I hated reading as a child. My parents, both English teachers, did their best to coax me into a reading habit. They were people who, when my six-year-old self came downstairs in the mornings on the weekend suggesting we watch TV or play a game, told me to grab a book and join everyone under the lamplight on the couches. I didn’t grow to love reading the summer after 3rd grade, when my parents had the brilliant idea that changed our lives.
But let me rewind a bit. Prior to that summer, I loathed reading. Laura, my older sister, had loved it from age three, according to family lore. She never needed cajoling, rewarding, or coercing. I was a different matter altogether. My parents tried everything to get me to enjoy what they had dedicated their lives to. They would read aloud to me every night before bed (Dad read me Harry Potter even though he hates fantasy books. That’s dedication). They would make lists of the books I completed on the back of my bedroom door so I could see my progress and feel proud. They would host “book worm” parties for me after I reached a certain number, where family and friends would come celebrate and eat my mom’s famous chocolate cake (with special gummy worm garnish). None of their creative endeavors, however, changed the fact that I didn’t enjoy reading.
Finally, that summer of my 9th year, my parents decided to try something radical: they would pay me $1 per book that I read during school vacation. As a child with an eye for money, this incentive worked like a charm. During those few months, I read 38 books. I still remember the number, almost 15 years later. And the best part was, not only did I make money, but I also learned to love reading in the process. My mom likes to joke that it’s the best $38 she’s ever spent. From then on, I was a voracious reader. What started off as a love of Pony Pals and Saddle Club turned into a full-fledged reading frenzy. I was particularly into reading throughout my lonely adolescent middle-school years. Taking a trip into Modesto for the library was always a highlight for me. I fell in love with stories.
At this point you’re probably wondering, what the hell does this have to do with why you wanted to live in Ecuador and Mozambique? Okay, I’m getting there. Books, as you know, open up new worlds. They let you see into lives you could never have dreamed of. They tell their readers about people and places and ideas you hadn’t even considered. They tell stories. Human stories, above all. I remember in high school reading books that did just that. One book that particularly influenced me was The House of the Spirits (shout out to Ms. Castellani!) The House of the Spirits was the first book I had read that was about a Latin American country and its histories. I fell in love with the saga of Clara, Blanca, and Alba through the generations of human and political change in Chile leading up to the assassination of Salvador Allende and the dictatorship of Pinochet. We read this book right around the time my Spanish class watched The Official Story, which is about the end of the dictatorship and the meaning of history in Argentina as power shifted, and I was hooked.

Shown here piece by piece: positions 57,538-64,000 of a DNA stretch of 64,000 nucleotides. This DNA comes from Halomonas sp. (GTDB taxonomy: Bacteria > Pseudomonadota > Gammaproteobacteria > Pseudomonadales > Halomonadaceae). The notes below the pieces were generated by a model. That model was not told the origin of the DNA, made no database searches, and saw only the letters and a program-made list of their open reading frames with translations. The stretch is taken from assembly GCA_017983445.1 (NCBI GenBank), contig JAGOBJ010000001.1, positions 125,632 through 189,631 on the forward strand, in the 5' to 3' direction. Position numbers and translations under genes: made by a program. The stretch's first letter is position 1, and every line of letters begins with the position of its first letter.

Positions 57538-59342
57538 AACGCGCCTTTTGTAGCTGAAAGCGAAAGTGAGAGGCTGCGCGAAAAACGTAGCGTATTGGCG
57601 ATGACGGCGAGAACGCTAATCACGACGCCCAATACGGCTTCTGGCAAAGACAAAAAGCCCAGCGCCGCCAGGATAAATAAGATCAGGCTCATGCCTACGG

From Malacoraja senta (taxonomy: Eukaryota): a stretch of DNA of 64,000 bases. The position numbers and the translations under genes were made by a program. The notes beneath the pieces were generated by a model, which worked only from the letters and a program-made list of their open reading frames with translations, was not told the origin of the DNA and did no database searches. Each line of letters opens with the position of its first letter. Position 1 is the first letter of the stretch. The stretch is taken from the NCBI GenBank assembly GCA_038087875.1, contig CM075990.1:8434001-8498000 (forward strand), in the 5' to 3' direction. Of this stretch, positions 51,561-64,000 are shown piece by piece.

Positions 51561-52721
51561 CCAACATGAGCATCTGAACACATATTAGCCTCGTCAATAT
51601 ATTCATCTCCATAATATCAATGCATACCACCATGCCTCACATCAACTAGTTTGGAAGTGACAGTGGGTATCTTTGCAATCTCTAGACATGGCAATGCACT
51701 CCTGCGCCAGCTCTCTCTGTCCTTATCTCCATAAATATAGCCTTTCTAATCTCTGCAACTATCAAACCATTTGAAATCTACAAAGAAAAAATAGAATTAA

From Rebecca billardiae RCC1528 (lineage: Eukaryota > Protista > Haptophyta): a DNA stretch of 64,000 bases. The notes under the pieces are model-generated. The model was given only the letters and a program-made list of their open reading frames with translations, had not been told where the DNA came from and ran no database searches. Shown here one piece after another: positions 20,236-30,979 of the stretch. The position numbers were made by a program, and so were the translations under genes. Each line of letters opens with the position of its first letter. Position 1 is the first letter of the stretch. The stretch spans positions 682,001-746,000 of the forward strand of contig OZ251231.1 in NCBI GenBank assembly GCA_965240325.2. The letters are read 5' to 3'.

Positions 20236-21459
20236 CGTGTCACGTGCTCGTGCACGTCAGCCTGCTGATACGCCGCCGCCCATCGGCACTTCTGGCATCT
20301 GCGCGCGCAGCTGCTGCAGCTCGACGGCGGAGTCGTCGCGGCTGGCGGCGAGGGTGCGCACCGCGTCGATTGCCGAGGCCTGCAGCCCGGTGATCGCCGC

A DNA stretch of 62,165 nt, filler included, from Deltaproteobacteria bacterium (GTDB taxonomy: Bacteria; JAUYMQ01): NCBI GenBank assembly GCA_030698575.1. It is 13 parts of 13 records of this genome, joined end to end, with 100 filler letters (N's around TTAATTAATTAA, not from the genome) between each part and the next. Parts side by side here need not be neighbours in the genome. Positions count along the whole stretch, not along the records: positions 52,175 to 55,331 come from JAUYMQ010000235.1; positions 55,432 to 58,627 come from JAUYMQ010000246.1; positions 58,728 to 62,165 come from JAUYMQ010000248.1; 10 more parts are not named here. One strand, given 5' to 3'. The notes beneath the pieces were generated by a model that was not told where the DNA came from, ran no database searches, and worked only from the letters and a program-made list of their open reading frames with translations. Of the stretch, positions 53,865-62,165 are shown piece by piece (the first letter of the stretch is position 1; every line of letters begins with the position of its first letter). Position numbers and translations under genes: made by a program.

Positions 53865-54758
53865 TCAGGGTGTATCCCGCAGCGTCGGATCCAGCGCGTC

I wanted to learn more about Latin American stories, especially since they were mostly overlooked in other classes. Even in high school History, we had just one quarter to spend on Latin America; the rest of our time was dedicated to studying Europe and the US. The love of stories that my parents carefully sowed in me resurfaced when it came time for me to choose my major. I think that, at its core, history as a discipline drew me in precisely because of its stories and interpretations. Stories have power. What we hear in stories, both fictionalized and news stories, can and does hugely influence the way we perceive the world around us. Take, for example, how my parents listened to the news in the 1980s and 1990s, seeing the stories about Pablo Escobar and Colombia in a horrific drug war and not wanting my sister and me to travel there. Or reading about the dictatorships and disappearances in Chile and Argentina and Guatemala. Or seeing all the Latino migrant workers flood into California and right into our hometown in the Valley, desperately poor and looking for work in the fields. Movies, too, play into these same ideas as well. Yesterday, one of my Ecuadorian friends mentioned that he hated watching movies about Latin America because they were always about drugs and/or violence. Thinking back on the movies I’ve watched about Latin America (and I’ve watched quite a few), I could only think of one that didn’t exactly fit this mold. Combined, these stories meld into a single story * about Latin America–a place of poverty, violence, and war.